Old cloth sin
I live in a case of cloth,
each day swaddles me closer to my breasts,
to my breathing.
I leave the house
with my unpicked eyes, cross stitching the sky,
mostly looking out for sin.
But sometimes, sin and I sit in
and let I him slit his wrists across my lap in bright red cloth
ribbons. Then I can't see no sense but for the sequin sky
and my body, with its broken button breasts.
I open the windows of my loom house
to let the moon patterns in. I tell the neighbours, it helps with breeding.
I ask the pretty ones about their babies breathing,
remind them, that a mother's love is no sin,
need a heart and hearth, like good strong oilcloth,
to keep little ones in. And then, I watch them with their reeling breasts
wind back against the black net sky.
Sometimes I stand out a while and reason with the sky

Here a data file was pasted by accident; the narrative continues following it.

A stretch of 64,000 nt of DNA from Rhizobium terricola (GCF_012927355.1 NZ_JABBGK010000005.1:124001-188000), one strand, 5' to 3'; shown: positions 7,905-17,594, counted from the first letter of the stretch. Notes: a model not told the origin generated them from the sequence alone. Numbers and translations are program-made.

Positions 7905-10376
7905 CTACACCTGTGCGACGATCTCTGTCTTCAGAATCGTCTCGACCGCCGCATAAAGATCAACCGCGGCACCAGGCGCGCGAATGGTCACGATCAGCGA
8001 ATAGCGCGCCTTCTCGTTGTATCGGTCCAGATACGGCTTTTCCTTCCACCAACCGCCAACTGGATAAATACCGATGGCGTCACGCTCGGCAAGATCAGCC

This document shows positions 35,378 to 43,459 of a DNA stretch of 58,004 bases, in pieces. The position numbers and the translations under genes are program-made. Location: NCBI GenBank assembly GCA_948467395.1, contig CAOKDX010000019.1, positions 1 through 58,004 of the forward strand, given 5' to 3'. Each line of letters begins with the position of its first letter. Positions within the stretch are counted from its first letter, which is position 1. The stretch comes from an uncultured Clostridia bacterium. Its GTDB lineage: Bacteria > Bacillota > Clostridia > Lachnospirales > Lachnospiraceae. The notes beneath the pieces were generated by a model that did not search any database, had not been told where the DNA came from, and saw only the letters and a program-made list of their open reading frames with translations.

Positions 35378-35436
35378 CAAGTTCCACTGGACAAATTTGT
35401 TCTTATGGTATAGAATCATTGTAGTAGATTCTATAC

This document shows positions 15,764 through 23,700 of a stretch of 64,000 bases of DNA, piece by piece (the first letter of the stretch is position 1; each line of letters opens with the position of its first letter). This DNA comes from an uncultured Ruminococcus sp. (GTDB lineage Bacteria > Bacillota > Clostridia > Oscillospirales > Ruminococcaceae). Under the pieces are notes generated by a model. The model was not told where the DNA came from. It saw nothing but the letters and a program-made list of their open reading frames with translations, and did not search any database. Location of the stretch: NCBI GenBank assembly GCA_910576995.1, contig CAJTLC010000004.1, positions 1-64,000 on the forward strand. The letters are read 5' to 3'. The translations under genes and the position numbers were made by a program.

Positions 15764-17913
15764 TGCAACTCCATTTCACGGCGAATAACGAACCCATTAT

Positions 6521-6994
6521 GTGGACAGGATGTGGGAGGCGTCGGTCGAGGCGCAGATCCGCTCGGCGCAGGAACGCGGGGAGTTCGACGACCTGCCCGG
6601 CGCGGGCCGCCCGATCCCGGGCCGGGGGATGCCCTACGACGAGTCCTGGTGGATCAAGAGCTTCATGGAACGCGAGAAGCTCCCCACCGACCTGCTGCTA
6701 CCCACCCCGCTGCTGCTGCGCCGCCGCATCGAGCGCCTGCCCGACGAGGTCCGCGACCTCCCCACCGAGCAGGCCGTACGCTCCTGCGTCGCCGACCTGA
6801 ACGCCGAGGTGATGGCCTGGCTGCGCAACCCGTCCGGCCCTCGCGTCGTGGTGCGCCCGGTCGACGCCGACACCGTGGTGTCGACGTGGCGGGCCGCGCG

but I find it difficult to pace my breath
when the thing I want makes my breasts
look like lies. And it's then I slip my dress off and let the un-doings in.
I imagine babies lined up like bolts of cloth
mine to scissor slice from wombs. Then I hear the house,
creak its stitches, in that way that houses
have, and say to the seamless sky
that I am but sackcloth
worn bare with all the bleeding,
that it's a kind of evolution, revealing the original sin,
as 'my sort', need reminding. So, I rip the buttons off my breasts
and sing, because what difference do two bleeding breast
wounds make if I cannot fill the house
I live in. I sing that I am suffocating beneath the layers of sin
and why keep it in, when the jute sky
outside will find a weave to keep me breathing.
I cry that I cannot carry my babies like cloth
can keep my breasts in, I cry to the sky
that maybe its my house, and the depth with which I breathe in
all the complicated patterning of old cloth sin.